Nursing Tip Sheet for Patients on HFOV (High Frequency Oscillatory

Nursing Tip Sheet for Patients on HFOV (High Frequency Oscillatory Ventilation)
General Comments
1. It is thought that the early HFOV is started on patients indicated for therapy the
2. HFOV is used as a lung protective strategy and is useful in ALI/ARDS patients
who do not respond to conventional mechanical ventilation.
3. HFOV improves V/Q mismatch.
4. HFOV sustains a high mean airway pressure using a high constant bias flow to
improve oxygenation by producing and maintaining lung recruitment.
5. HFOV patients need 1:1 nursing.
Nursing Responsibilities:
1. Consider placement of patient in CCTC. Oscillation is NOISY. Need to consider
other patients and if they require surroundings that are quieter. Datex monitor
alarms may need to be turned up to hear over the oscillator.
2. CLRT on a sports bed, place patient on before starting HFOV. Only gentle turning
recommended. May place patient prone. HOB should be at 30 degrees, may need to
put patient in reverse trendelenberg to facilitate this and HFOV. If you need to
reposition/turn patient for CXR, to bath etc. please have RRT present to assist with
monitoring oscillator and patient.
3. Central Lines should be attempted and put in place before patient put on HFOV. If
HFOV started and lines need to be inserted, the same procedure of draping and
landmarking should be used but when needle and guide wire inserted have RRT
pause piston on HFOV.
4. CEEG should be considered as patient heavily sedated and possibly paralyzed
before starting HFOV to get a baseline and then to follow while on HFOV. If
patient paralyzed via infusion initiate CEEG.
5. Sedation needs to be adequate and possibly paralysis considered when starting
HFOV. Suggested aim for VAMASS 1A.
6. Enteral feeding should be continued, small bowel feeding tube is recommended.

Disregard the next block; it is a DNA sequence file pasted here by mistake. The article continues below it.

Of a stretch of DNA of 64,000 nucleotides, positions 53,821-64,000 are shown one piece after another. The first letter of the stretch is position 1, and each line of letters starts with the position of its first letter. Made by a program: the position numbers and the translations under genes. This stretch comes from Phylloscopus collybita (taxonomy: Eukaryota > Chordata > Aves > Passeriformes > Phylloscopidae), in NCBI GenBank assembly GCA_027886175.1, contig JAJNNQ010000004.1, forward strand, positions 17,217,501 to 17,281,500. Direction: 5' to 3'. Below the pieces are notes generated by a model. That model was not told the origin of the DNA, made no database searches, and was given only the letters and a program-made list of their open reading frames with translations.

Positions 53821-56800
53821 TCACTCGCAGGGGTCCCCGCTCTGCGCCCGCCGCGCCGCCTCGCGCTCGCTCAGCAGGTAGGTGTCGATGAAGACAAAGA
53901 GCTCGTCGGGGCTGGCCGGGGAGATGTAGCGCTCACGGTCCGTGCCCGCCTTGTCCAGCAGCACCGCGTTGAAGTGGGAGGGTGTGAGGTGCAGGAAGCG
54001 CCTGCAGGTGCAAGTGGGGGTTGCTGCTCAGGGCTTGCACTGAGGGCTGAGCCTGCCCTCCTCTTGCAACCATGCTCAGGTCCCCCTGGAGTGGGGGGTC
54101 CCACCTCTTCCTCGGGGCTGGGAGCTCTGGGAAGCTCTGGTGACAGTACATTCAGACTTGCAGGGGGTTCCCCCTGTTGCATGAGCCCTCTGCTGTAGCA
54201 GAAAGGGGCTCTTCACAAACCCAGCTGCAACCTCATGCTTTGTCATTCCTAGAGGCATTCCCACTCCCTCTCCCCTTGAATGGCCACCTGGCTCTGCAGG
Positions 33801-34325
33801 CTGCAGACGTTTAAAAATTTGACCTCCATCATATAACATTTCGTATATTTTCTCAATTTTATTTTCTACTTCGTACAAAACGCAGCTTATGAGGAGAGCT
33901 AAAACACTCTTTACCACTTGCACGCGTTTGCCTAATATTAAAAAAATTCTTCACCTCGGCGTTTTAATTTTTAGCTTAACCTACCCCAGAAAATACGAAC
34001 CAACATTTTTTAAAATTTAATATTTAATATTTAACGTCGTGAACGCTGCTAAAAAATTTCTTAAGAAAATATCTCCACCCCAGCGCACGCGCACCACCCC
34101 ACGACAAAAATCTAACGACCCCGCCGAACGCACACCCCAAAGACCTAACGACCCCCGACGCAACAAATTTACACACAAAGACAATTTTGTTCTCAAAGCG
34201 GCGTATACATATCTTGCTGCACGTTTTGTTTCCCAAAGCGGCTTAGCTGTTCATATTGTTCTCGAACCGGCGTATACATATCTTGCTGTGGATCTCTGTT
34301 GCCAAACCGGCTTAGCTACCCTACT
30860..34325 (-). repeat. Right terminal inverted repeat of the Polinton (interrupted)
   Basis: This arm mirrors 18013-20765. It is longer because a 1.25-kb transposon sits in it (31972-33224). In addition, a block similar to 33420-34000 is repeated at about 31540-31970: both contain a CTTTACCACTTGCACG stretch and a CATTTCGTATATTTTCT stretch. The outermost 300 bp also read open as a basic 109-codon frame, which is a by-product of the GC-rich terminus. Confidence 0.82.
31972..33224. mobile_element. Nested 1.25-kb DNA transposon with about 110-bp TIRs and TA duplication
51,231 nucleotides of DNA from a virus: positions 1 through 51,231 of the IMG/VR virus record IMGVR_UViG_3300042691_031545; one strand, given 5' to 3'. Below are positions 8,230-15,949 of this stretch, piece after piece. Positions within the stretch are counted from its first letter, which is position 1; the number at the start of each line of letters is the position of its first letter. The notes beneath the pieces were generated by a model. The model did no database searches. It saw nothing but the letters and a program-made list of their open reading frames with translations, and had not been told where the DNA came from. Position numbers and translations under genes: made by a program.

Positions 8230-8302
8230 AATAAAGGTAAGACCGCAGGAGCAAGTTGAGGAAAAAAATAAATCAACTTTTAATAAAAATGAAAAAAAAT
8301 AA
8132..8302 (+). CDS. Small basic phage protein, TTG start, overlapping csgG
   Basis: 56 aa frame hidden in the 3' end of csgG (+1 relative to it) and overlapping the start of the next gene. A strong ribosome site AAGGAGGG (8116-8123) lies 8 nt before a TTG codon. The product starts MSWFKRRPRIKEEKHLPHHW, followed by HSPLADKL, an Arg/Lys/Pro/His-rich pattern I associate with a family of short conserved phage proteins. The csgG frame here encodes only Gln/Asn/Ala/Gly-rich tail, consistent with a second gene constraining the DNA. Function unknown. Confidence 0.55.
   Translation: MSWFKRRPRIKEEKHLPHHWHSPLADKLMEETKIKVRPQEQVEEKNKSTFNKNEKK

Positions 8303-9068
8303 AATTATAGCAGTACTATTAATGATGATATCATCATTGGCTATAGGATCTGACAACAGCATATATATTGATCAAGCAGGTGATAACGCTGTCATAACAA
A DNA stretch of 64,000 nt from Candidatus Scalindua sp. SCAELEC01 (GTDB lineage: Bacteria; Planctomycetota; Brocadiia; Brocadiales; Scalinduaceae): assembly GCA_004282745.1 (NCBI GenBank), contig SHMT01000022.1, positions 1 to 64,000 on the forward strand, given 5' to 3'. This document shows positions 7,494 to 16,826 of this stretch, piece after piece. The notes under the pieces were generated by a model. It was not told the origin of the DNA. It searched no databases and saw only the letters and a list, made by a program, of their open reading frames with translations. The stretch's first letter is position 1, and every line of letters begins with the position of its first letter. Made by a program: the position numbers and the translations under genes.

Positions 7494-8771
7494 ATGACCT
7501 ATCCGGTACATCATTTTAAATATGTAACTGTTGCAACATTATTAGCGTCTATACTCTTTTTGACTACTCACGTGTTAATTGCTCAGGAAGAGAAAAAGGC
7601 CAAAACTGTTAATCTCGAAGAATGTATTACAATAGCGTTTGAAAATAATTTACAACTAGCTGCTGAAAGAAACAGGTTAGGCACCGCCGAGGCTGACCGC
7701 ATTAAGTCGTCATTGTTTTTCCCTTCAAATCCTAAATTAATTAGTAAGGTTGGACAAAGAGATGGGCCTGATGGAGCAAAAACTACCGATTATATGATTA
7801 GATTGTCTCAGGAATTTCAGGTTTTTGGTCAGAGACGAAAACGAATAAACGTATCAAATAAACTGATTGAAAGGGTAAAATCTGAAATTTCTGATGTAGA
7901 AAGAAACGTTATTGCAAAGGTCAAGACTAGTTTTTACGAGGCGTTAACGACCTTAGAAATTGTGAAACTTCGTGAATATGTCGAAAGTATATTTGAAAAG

7. CXR should be taken 60minutes after HFOV initiation, then q 12hours X 24 hours.
(Assess these recommended times for CXR with physician they are suggested not
8. Blood gases should be drawn 1 hour of starting treatment then q 2hours X 8 hours
for the next 16 hours and prn with every vent change or change in patient
9. Hemodynamics: Patients need an adequate preload so that blood pressure is
maintained when starting HFOV. Goal is to keep CVP >12, check with MD for
CVP goals as patients can vary. Waveform interpretation of CVP may be difficult
because of HFOV. (Measure baseline CVP before HFOV and then re-measure
when HFOV temporarily stopped for accurate CVP reading).
10. A small intentional cuff leak around the patient’s ETT will be present to assist
with ventilation (CO2 elimination) during HFOV. Monitoring the Mean Airway
Pressure (mPaw) to ensure it is maintained is essential.
11. Chest wiggle is present on HFOV from clavicular to mid- thigh bilaterally. If a
change in chest wiggle occurs a RRT needs to be notified immediately. Unilateral
wiggle-may indicate right main-stem intubation or pneumothorax.
Decrease Bilateral wiggle-may indicate change in lung compliance, lung/airway
resistance or need for suctioning.
12. Documentation; hourly chest wiggle and sound, hourly Mean airway pressure
(mPaw), hourly amplitude and Hertz (frequency) hourly- nurses will chart this from
the oscillator. Chest wiggle and sound will be documented on the A & I with
description as well as on the flowsheet. The description of chest wiggle and sound
can be difficult so on shift change, perform an assessment of chest wiggle and
sound with oncoming shift or anyone covering patient. Some traditional audible
alarms may not be available on the HFOV only visual by flashing lights. Notify
RRT immediately if alarm activated.
13. Head movement or repositioning may cause a HFOV to alarm and stop. Be very
careful when repositioning the patient’s head.
14. The circuit of the HFOV must always remain straight, not kinked or twisted
because it will increase impedance.
15. Heart, lung and bowel sounds will not be able to be heard over the noise of the
HFOV. Try to collaborate with the RRT and MD to listen at the same time by
having the RRT turn off the piston of the HFOV. Stopping the piston stops the
constant mean airway pressure from being maintained.
16. Suctioning requires the assistance of the RRT as the piston on the HFOV must be
stopped and the RRT may need to perform a lung recruitment strategy post
suctioning. Suctioning should be avoided the first 12-24 hours to encourage lung
17. PPE- Use additional precautions-Please wear a face mask with shield when in the
room with a patient on HFOV. (within 1 meter of patient).